Thursday, March 6, 2008
Several years ago seed giant Monsanto offered Salinas Valley growers a genetic solution to their weed problem with spring mix. Monsanto was developing a lettuce variety resistant to Roundup, the company’s leading herbicide. Farmers could have killed weeds with Roundup without harming the genetically engineered spring mix. But the industry shied away.
“It was dropped very quickly,” says Jim Manassero, chairman of the Monterey County Agricultural Advisory Committee. “Number one, the industry didn’t want it.” Manassero says a state law would have had to change to allow the vegetables to be harvested after being doused with Roundup. Plus, consumers would have balked at the prospect.
“It becomes very easy for that type of science to get blown out of proportion by the media and to make it all lettuce is poisoned or could be,” Manassero says.
The genetically modified seeds never reached the valley floor. While Monsanto has taken over the corn and soybean seed market, Monterey County ag officials maintain that no genetically engineered crops have been grown in the county. Some local organic farmers and environmentalists want to keep it this way.
On Feb. 28 a group of small farmers and Monterey Peninsula residents asked the Agricultural Advisory Committee to recommend a county ban on GE crops. Lorna Moffat, who is spearheading the effort, proposed the moratorium in response to a November speech by Dr. Henry Daniell of the University of Florida about producing insulin from genetically modified lettuce.
Moffat told the committee that federal agencies do a poor job monitoring GE crops, and no long-term studies have been done to monitor their health impacts. “Few regulations to protect public health and our environment are in place,” Moffat said, warning that GE crops could cross-pollinate other produce.
Alex Sancen is an organic farmer who grows on less than five acres at the Agricultural & Land-Based Training Association outside Salinas. Sancen told the committee that his farmers market customers are concerned about GE crops tainting their produce. “They are speaking of buying vegetables from Santa Cruz County if you guys don’t do anything,” Sancen said.
Sancen and dozens of other ALBA farmers want the Monterey County Board of Supervisors to adopt an ordinance similar to one that exists in Santa Cruz County. In 2006 Santa Cruz supervisors banned growing genetically engineered crops. The county code makes exemptions for GE pharmaceuticals grown in state or federally licensed, indoor labs.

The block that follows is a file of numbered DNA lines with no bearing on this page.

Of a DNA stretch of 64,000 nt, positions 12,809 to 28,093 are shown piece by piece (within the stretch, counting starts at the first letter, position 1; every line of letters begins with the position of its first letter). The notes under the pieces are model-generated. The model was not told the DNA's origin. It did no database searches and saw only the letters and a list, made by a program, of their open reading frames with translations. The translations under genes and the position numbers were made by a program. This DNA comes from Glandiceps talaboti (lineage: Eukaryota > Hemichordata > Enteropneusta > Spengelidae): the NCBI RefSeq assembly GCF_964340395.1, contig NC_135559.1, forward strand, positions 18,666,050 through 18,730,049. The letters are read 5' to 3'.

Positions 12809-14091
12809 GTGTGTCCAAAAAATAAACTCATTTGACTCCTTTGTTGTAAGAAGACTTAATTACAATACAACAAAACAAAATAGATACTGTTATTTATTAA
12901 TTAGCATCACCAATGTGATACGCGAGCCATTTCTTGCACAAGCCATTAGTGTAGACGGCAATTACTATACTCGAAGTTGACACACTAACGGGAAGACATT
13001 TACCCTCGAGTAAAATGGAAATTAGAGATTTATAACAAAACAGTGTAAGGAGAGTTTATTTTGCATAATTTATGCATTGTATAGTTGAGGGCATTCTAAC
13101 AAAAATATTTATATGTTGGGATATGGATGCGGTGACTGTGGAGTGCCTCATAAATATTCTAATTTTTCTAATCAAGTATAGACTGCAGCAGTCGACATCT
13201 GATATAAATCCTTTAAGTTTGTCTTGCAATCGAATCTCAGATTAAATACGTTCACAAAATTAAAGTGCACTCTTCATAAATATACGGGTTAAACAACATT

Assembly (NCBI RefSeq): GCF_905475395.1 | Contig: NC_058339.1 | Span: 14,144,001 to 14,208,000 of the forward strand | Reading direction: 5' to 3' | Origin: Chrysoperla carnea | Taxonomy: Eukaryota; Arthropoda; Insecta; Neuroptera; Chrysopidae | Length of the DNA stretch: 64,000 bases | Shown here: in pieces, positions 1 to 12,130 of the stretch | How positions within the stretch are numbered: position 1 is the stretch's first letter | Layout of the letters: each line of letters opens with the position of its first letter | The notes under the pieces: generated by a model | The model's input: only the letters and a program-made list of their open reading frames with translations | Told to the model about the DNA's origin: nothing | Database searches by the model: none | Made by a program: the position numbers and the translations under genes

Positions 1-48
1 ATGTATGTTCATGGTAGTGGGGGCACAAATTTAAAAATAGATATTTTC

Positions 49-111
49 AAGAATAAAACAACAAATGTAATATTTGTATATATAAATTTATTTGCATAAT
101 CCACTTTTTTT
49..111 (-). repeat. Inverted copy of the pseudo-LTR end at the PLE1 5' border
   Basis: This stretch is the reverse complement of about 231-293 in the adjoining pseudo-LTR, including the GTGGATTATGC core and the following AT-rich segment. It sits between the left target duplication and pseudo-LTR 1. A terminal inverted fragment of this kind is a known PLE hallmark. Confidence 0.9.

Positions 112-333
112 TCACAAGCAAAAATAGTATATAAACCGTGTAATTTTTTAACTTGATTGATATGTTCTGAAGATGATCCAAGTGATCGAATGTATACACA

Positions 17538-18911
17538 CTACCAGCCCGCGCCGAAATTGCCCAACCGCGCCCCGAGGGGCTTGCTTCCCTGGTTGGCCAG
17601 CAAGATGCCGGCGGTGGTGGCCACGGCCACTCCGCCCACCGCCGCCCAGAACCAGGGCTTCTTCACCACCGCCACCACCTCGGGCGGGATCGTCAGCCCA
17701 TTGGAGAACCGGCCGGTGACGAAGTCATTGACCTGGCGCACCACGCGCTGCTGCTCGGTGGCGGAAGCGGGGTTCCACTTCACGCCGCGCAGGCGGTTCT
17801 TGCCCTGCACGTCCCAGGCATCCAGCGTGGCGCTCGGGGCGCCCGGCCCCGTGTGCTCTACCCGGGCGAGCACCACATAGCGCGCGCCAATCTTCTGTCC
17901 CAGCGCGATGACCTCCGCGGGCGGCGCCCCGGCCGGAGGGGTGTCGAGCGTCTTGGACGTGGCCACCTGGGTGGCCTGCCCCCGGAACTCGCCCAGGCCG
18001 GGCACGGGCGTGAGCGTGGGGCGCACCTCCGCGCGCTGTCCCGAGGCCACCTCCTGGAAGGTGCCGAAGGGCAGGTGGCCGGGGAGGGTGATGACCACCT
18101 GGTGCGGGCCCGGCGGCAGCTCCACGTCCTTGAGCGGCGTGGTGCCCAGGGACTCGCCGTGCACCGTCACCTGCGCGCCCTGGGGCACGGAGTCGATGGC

Santa Cruz is the most recent California county to prohibit GM crops. In 2004, Mendocino County became the first in the U.S. to ban GMOs, followed by Trinity and Marin counties. While a handful of liberal, coastal counties have outlawed the crops, anti-GMO ballot initiatives in Butte, Humboldt, San Luis Obispo and Sonoma counties have failed at the polls.
In addition, at least 12 counties, mostly in the conservative and agriculturally-rich Central Valley, have passed resolutions supporting ag biotechnology.
The only related thing that Monterey County has on the books is a code regulating the experimental release of GE microorganisms. The county crafted the code in the ‘70s in response to a bacteria intended to prevent frost on strawberries, says Bob Roach, assistant agricultural commissioner.
Pesticide-resistant crops, GE plants and pharmaceuticals fall under the purview of the U.S. Environmental Protection Agency, Department of Agriculture and Food and Drug Administration, respectively, Roach says. County ordinances “are largely symbolic because no one really wanted to grow these crops in these counties,” he adds.
The same goes for Monterey County. “I don’t think they are on our door step,” Roach says. “I don’t think they are even coming up the walk yet.”
But Salinas Mayor Dennis Donohue and some ag officials want to leave the door open for GE research. Donohue hopes to usher in higher-paying jobs by attracting pharmaceutical, biotechnology and alternative energy firms. He says he will oppose any regulations restricting biotechnology. “The reality is our scientists want to be free to do business,” he says.
Donohue says just because Daniell spoke in Salinas about insulin-producing lettuce doesn’t mean that research is moving forward. “This is all speculative,” he says. “He gave a speech. Nobody is making plans. Nobody is advocating GMO crops.”
Manassero says the Ag Advisory Committee will schedule a presentation from a UC Davis professor about the benefits of genetic engineering. The committee will then recommend a course of action to county supervisors. But it’s clear the committee chairman doesn’t think a ban is necessary.
“Why pass an ordinance that would close a potential scientific and high-tech solution to a problem that we don’t know about yet?” Manassero asks.
Manassero dismisses the concerns of GMO opponents. Since vegetables are harvested when they are immature, he says they don’t pollinate. Therefore, Manassero says, the crops wouldn’t cross-pollinate. As for organic farmers losing business, Manassero calls it a “scare tactic that is being used to push the GMO ordinance in Monterey County.”
If Monterey County sides with GE crops, Sancen says it could hurt the county’s farming reputation. Sancen points to the drawbacks of GE crops, including increased food allergies, damage to beneficial insects and the creation of “superweeds.” “It’s not just for small farmers,” he says. “It’s for the whole ag industry.”
Indeed, fruit and vegetable crops are one of the last stands in an ag industry increasingly dominated by GE crops. Since their introduction in 1996 GE crops have ballooned to make up more than 80 percent of soybean production and more than 60 percent of cotton acreage. Sancen calls on the county to rein in GMOs before they spread locally. “We have to regulate this,” he says.